Philharmonia Orchestra

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Essential Albums

  • Beethoven: Violin Concerto

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About Philharmonia Orchestra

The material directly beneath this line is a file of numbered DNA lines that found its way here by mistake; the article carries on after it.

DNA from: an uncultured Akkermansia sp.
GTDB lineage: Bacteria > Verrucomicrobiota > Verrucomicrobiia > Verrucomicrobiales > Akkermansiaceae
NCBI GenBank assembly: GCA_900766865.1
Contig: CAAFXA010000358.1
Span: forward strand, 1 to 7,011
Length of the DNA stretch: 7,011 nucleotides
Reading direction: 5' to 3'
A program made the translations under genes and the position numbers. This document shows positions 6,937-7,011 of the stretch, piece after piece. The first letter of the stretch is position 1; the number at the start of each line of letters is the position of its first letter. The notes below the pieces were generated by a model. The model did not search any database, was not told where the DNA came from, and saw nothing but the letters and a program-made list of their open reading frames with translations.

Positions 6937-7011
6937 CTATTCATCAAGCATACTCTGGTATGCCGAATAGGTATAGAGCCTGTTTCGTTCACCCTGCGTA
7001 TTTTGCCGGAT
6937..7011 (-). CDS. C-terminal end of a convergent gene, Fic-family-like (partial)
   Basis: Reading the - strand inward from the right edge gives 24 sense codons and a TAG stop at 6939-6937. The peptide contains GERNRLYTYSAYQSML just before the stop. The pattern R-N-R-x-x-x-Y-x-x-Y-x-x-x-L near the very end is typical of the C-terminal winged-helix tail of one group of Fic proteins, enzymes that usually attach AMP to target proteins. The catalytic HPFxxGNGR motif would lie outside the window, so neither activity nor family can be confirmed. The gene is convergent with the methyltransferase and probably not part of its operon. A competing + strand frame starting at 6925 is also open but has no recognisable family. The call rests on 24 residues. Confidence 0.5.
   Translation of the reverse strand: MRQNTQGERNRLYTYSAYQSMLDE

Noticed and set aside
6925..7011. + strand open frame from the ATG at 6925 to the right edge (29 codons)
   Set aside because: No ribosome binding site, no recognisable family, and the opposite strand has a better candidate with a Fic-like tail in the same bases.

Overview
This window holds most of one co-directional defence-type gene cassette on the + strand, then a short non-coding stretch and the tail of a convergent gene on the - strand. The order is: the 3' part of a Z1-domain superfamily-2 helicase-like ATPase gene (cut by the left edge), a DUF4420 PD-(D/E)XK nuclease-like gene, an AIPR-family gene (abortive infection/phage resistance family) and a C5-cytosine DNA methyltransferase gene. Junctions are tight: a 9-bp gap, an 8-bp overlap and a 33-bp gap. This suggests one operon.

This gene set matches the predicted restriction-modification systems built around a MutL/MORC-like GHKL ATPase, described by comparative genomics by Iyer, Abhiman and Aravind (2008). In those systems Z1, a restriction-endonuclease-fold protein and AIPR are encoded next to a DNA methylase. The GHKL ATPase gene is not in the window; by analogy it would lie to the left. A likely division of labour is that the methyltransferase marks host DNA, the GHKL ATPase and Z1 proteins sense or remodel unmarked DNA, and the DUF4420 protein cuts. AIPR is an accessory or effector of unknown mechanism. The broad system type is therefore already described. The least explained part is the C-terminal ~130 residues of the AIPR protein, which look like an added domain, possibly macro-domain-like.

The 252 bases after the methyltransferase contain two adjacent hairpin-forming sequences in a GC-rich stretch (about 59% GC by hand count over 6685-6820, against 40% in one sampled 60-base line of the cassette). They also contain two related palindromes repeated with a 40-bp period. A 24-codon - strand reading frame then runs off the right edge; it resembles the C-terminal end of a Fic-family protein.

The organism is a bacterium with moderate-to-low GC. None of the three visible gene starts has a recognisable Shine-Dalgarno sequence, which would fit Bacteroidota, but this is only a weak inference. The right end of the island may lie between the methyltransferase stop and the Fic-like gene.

The Philharmonia Orchestra was born in London from the ashes of World War Two, when record producer Walter Legge spotted an opportunity to establish a new top-quality orchestra as professional players returned from military service. Legge recruited with an expert eye, and the Philharmonia gave its first concert in October 1945, conducted by Thomas Beecham. Working with leading conductors such as Herbert von Karajan, the Philharmonia quickly developed a trademark style, combining technical brilliance with a richly expressive tonal palette. Legge ensured that the Philharmonia made numerous recordings, including Wilhelm Furtwängler’s classic 1952 account of Wagner’s opera Tristan und Isolde. The orchestra’s association with the veteran German conductor Otto Klemperer was also deeply consequential: he became the first permanent conductor in 1957, and his Beethoven, Brahms and Mahler symphonies with the orchestra were widely viewed as unimpeachable. Riccardo Muti, Christoph von Dohnányi and Esa-Pekka Salonen all played important roles in sustaining the Philharmonia’s international profile after Klemperer’s retirement in 1970. Salonen oversaw pioneering initiatives in online interactions with the orchestra, significantly increasing its digital footprint. In May 2019, the Finnish conductor Santtu-Matias Rouvali was named the sixth principal conductor in the Philharmonia’s history.

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